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George Stant Machine Works – Home of the Stant Radiator Cap

George Stant of Connersville, Indiana began, his business by repairing bicycles in 1898, followed by the founding of The George Stant Machine Works. Early activities included blacksmithing, a brass foundry, developing and making machinery to produce piano tuning pins. Stant invented and patented an axle setter in 1904 for straightening rear axle shafts and a transmission for the rolls on a player piano in 1916.

Later in the twenties, the Company began manufacturing aftermarket automotive parts including a radiator cap to help prevent the theft of Motometers. Stant soon began producing the accessory “Quail” radiator cap for the Model “A” Ford and radiator mascot caps for other Automakers. In the early-1930s George’s son Kyle Stant invented and patented a locking gas cap, and at that time the Company was also manufacturing and supplying a number of different parts for automobile manufacturers.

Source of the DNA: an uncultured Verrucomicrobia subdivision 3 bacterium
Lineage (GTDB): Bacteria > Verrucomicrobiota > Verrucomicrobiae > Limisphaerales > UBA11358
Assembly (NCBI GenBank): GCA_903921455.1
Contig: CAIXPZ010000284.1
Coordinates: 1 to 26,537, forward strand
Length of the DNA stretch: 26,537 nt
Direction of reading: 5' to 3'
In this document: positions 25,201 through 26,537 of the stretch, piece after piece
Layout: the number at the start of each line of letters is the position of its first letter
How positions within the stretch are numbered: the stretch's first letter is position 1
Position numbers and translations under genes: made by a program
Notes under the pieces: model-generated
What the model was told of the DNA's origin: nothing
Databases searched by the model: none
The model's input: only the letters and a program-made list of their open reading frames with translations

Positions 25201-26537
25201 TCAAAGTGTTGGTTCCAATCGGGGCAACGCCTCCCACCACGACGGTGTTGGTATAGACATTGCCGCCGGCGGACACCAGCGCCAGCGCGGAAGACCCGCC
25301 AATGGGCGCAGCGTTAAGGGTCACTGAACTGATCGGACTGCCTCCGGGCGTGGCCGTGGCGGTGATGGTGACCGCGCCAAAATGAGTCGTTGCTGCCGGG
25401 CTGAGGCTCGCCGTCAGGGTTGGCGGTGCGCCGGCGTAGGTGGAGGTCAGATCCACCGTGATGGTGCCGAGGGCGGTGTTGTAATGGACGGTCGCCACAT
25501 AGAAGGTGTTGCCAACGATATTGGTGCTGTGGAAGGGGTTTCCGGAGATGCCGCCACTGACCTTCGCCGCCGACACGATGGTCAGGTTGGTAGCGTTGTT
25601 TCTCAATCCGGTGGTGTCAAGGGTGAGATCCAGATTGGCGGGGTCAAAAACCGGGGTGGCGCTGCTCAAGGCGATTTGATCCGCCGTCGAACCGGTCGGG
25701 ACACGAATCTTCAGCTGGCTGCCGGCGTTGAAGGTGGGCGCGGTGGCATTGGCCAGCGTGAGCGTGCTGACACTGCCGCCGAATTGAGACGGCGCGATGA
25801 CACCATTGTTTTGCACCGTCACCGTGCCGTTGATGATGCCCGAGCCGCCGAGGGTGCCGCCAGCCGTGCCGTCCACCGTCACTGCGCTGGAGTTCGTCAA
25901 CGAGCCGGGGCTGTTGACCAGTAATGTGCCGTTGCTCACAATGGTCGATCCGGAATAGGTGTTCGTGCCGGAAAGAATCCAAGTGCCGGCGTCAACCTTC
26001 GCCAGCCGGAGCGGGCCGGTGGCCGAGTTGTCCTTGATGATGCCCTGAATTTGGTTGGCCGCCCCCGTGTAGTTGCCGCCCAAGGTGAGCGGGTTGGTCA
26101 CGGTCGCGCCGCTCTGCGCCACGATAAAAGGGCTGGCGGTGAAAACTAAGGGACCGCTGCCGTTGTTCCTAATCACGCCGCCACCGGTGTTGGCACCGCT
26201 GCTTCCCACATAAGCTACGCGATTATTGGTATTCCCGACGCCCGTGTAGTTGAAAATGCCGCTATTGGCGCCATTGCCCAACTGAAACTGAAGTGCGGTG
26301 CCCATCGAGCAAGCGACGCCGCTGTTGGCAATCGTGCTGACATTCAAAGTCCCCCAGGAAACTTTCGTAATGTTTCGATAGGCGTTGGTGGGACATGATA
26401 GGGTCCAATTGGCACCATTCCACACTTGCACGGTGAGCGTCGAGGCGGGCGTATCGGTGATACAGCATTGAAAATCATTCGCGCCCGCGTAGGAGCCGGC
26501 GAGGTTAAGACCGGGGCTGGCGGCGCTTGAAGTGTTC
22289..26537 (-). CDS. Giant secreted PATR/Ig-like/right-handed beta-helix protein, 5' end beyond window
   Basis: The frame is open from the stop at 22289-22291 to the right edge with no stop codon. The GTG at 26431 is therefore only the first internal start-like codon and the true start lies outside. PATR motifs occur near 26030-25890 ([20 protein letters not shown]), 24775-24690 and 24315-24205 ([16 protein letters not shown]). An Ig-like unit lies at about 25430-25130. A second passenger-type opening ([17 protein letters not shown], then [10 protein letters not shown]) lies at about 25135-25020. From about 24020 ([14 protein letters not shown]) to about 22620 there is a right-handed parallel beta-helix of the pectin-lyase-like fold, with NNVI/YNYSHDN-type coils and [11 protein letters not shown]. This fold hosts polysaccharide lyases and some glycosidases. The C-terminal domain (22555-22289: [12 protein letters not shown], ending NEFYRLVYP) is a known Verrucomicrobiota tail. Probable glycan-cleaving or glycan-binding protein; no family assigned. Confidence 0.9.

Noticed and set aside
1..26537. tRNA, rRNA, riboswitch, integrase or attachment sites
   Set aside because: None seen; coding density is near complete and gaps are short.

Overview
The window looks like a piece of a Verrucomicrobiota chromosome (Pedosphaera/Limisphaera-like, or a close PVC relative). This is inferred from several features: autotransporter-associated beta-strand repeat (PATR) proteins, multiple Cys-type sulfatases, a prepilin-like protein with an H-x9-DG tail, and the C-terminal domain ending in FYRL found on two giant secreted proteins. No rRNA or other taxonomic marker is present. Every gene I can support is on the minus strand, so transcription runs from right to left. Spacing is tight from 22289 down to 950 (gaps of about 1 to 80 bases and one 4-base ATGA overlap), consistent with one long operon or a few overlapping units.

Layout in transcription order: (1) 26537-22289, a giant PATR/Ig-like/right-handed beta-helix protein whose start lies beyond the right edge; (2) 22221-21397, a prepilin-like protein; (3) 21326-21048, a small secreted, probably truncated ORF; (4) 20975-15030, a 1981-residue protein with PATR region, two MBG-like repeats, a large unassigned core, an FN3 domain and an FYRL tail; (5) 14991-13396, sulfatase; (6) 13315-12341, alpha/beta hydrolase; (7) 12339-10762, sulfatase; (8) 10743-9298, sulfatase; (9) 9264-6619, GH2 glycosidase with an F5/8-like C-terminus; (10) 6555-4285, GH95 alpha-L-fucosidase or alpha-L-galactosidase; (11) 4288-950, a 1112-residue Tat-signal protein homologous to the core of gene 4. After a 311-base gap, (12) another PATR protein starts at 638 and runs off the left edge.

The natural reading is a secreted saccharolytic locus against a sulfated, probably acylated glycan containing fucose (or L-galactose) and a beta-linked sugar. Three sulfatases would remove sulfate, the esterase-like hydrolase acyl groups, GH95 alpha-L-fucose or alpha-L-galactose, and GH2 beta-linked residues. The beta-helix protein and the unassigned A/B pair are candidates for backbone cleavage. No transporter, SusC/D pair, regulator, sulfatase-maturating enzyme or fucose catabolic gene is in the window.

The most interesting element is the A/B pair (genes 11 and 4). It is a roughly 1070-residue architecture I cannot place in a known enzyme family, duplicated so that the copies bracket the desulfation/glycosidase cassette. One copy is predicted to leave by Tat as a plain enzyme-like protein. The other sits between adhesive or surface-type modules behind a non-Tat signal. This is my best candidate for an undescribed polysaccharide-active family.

Radiator cap with spring loaded pressure release valve for higher coolant boiling temperatures.

The patent drawing above contains a modern type of radiator pressure cap and radiator filling opening that was granted to C.H. Lines in 1946 for the Stant Mfg. Co. This device allowed the engine coolant to be pressurized which in turn raises its boiling point. Equipped with an internal spring-loaded valve that opens at a set pressure, it routes boiling water and steam out through an outlet (#11) to the overflow tube during overheating. This cap met the needs of then-current engines and allowed for the development of higher compression ratios and increased horsepower in post-war engine designs.